Accounting Services, Vancouver
July 16, 2014

Capital Gains Tax


A capital gain or loss occurs when you sell a capital asset. This includes physical assets such as real estate, art, and collectibles. It also includes investments such as stocks, bonds, ETFs and mutual funds. Items considered for personal use such as cars, furniture and boats are not applicable unless they are considered business assets.

Capital gains tax is assessed at 50%. For example, if you realize a gain of $100,000 on the sale of your investment property, $50,000 is the taxable amount of the capital gain. This is called the taxable capital gain. Your overall capital gains tax rate depends on your annual taxable income and the tax bracket that you fall into.

Allowable capital losses are 50% of the total capital loss. Capital losses can only be used to offset other capital gains. If the allowable capital losses in a year exceed the taxable capital gains, the net capital loss can be carried back up to three years to offset taxable capital gains. They can also be carried forward indefinitely to be applied against taxable capital gains in the future.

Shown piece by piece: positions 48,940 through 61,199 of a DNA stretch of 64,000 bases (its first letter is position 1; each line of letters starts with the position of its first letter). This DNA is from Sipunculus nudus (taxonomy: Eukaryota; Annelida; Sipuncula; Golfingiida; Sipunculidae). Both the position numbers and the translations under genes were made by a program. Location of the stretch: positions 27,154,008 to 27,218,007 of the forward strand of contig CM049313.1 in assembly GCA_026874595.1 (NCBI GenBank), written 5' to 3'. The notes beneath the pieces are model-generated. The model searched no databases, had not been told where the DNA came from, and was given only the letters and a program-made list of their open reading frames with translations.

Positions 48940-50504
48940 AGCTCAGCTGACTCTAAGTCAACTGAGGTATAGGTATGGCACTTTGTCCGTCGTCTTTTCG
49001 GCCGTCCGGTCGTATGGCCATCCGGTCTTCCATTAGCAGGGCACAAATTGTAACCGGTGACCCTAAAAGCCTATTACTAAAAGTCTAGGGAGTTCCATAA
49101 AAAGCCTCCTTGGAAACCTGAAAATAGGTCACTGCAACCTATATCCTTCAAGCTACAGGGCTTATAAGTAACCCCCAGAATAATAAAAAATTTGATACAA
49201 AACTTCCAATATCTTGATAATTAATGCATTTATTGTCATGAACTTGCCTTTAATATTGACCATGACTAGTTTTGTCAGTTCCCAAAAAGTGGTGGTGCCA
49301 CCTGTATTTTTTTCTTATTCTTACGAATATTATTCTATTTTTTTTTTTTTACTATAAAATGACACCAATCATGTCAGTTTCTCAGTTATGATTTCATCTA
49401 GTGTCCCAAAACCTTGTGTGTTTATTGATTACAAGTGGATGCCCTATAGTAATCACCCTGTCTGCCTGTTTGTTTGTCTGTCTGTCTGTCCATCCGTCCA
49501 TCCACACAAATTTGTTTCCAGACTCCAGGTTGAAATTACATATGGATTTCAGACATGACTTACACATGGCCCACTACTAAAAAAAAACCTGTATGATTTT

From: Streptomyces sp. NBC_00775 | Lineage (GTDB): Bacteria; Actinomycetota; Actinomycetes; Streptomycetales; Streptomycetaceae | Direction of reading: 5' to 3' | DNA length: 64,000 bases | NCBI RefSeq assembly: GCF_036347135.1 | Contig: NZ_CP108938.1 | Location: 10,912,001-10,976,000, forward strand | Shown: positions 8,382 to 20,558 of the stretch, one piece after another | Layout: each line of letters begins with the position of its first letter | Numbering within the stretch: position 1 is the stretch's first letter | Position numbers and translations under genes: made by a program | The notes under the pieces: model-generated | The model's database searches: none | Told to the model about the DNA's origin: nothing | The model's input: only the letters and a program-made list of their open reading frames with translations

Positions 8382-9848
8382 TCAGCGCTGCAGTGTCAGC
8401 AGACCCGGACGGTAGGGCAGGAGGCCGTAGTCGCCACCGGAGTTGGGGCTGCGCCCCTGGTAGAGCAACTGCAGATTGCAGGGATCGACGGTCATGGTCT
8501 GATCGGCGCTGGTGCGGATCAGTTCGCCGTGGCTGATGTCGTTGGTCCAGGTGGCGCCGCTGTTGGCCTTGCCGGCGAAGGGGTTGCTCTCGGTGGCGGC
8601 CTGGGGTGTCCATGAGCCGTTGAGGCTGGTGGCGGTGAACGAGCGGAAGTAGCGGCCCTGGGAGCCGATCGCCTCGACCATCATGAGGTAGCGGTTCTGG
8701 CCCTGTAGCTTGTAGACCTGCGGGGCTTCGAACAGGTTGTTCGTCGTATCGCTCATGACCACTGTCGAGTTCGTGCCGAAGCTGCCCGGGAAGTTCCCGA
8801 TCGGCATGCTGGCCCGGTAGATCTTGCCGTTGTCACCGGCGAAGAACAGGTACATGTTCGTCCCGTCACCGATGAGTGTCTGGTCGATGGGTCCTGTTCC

For more information about capital gains, or to ask specific questions regarding this or other income tax topics, please contact us to book a free consultation.


Jordan Cahill

Jordan Cahill is a Chartered Accountant (CA) and Chartered Professional Accountant (CPA) with a bachelor degree in business from Simon Fraser University. He articled at a national CA firm in Vancouver,BC and previously held a position at the Canada Revenue Agency as a business auditor.



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